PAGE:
FY 2015 Budget and Meals Tax Task Force
Supervisor Cook’s Budget Statement
On April 22 the Board of Supervisors approved a budget for FY2015, which begins July 1, 2014. The budget increases the tax rate by half a penny – this is on top of tax assessment increases that averaged 6.5 percent countywide (7 percent in Braddock). Although I support many parts of this budget, I believe that, overall, it is misaligned with both our stated priorities and with current economic realities. I joined Supervisors Linda Smyth (D-Providence) and Pat Herrity (R-Springfield) in voting no. The budget will be formally adopted on April 29.
The tax rate increases from 1.085 to 1.09 per $100 of assessed home value. The County will transfer about $1.9 billion to Fairfax County schools, a 3 percent increase ($51.5 million) over last year. In comparison, non-school County spending grows by 5 percent, a disparity that is inconsistent with stated Board priorities. Increases in school enrollment are outpacing population growth in Fairfax County, yet the Board is increasing County funding at almost twice the rate of school funding.
When I voted for last year’s budget I relied on the Board’s multi-year budget projection, which anticipated that the tax rate would remain flat this year. In the intervening year, however, commercial real estate growth remained stagnant.
It is clear that commercial properties are no longer providing a reliable source of revenue to the County and residential taxpayers now shoulder a disproportionate share of the tax burden. Despite this difficult economic picture, the Board voted to close a $10 million gap between expenses and revenues with an unnecessary tax increase.
I have voted for tax increases in the past when I believed they were critical, but in this budget I believe we could have achieved our goals through further reductions in County spending rather than by increasing the strain felt by taxpayers. I agree with the increased funding for schools and employee compensation in the Board’s budget. However, there were many proposals on the table from Supervisors of both parties that—primarily through targeted reductions in other County spending—would have balanced the budget and allowed for these increases without raising the tax rate.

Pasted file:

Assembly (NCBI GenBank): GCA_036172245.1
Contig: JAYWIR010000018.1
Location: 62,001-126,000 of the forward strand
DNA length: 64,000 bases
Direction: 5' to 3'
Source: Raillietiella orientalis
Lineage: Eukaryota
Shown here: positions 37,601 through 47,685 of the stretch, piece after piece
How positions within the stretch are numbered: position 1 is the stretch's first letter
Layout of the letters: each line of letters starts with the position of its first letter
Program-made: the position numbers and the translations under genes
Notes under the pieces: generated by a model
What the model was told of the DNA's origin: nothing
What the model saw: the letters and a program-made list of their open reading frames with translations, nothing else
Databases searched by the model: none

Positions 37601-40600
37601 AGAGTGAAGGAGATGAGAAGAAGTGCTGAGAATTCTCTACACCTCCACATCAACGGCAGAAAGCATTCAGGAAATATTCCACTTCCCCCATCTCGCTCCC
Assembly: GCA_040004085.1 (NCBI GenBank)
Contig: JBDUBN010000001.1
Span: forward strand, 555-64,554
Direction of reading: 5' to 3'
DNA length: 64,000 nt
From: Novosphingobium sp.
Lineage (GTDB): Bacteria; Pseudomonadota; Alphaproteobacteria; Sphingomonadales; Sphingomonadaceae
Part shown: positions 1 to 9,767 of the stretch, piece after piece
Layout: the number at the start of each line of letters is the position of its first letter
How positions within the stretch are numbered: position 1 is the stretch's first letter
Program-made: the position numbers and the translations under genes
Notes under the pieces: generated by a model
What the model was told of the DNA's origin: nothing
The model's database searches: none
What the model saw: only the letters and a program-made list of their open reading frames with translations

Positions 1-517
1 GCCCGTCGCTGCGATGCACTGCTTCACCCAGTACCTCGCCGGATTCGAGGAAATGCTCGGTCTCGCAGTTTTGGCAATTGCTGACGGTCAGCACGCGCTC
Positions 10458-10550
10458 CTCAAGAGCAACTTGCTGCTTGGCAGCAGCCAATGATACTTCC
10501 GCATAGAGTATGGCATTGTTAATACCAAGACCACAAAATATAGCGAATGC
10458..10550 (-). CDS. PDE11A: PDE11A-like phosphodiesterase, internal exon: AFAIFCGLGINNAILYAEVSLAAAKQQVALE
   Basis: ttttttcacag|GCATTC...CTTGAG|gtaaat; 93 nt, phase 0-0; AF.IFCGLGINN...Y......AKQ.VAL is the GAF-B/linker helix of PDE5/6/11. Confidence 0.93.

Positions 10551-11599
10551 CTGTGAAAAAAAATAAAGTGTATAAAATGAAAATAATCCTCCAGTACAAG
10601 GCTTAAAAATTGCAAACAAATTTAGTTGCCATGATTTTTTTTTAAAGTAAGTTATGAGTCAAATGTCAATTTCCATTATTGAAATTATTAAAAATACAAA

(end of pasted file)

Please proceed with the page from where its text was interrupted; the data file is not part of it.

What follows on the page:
My vote yesterday also took into account more than just this latest tax increase. As always, I considered the total tax burden facing residents. In addition to assessment increases countywide, sewer and storm water fees have gone up over the last few years and will rise again next year. Since FY2013, real estate tax payments have increased by 12 percent, though our houses are still worth less today than they were in 2008.
I want to thank the many citizens I’ve spoken with and heard from regarding the County budget this year. Your insights have been invaluable and I’ve used your guidance in making my decision. Thank you for continuing to be engaged in our communities and please keep in contact. I value your input.
Meals Tax Referendum to be Studied
Chairman Bulova recently announced her intention to establish a Task Force to assess whether to present a referendum for voters to establish a meals tax in Fairfax County and to determine how revenue from such a tax would be used. The Task Force will also consider the timing for placing a meals tax on the ballot. Former Board Chair Kate Hanley and former Congressman Tom Davis will co-chair the group which will contain members of various groups including the chambers of commerce, political parties, civic associations, schools, and others. The full text of the Chairman’s Board Matter on the meals tax can be found on her website.
In the Commonwealth of Virginia, towns and cities are permitted to have a meals tax subject to an affirmative vote by the governing body. Counties, however, may establish a meals tax only if a referendum is approved by the voters. The last time this proposal was put on the ballot in Fairfax County was in April, 1992. The referendum was not successful. During this last difficult budget cycle, the question of a meals tax was raised again. The purpose would be to diversify revenue available to fund schools, public safety, parks, libraries and human services. Tax revenue is now raised disproportionately through taxes on homeowners. If adopted at the same approximate rate as cities and towns in Northern Virginia, the rate would be 4 percent of the cost of a restaurant meal and would result in annual revenue of approximately $88 million. The Task Force report is due to the Board on June 17.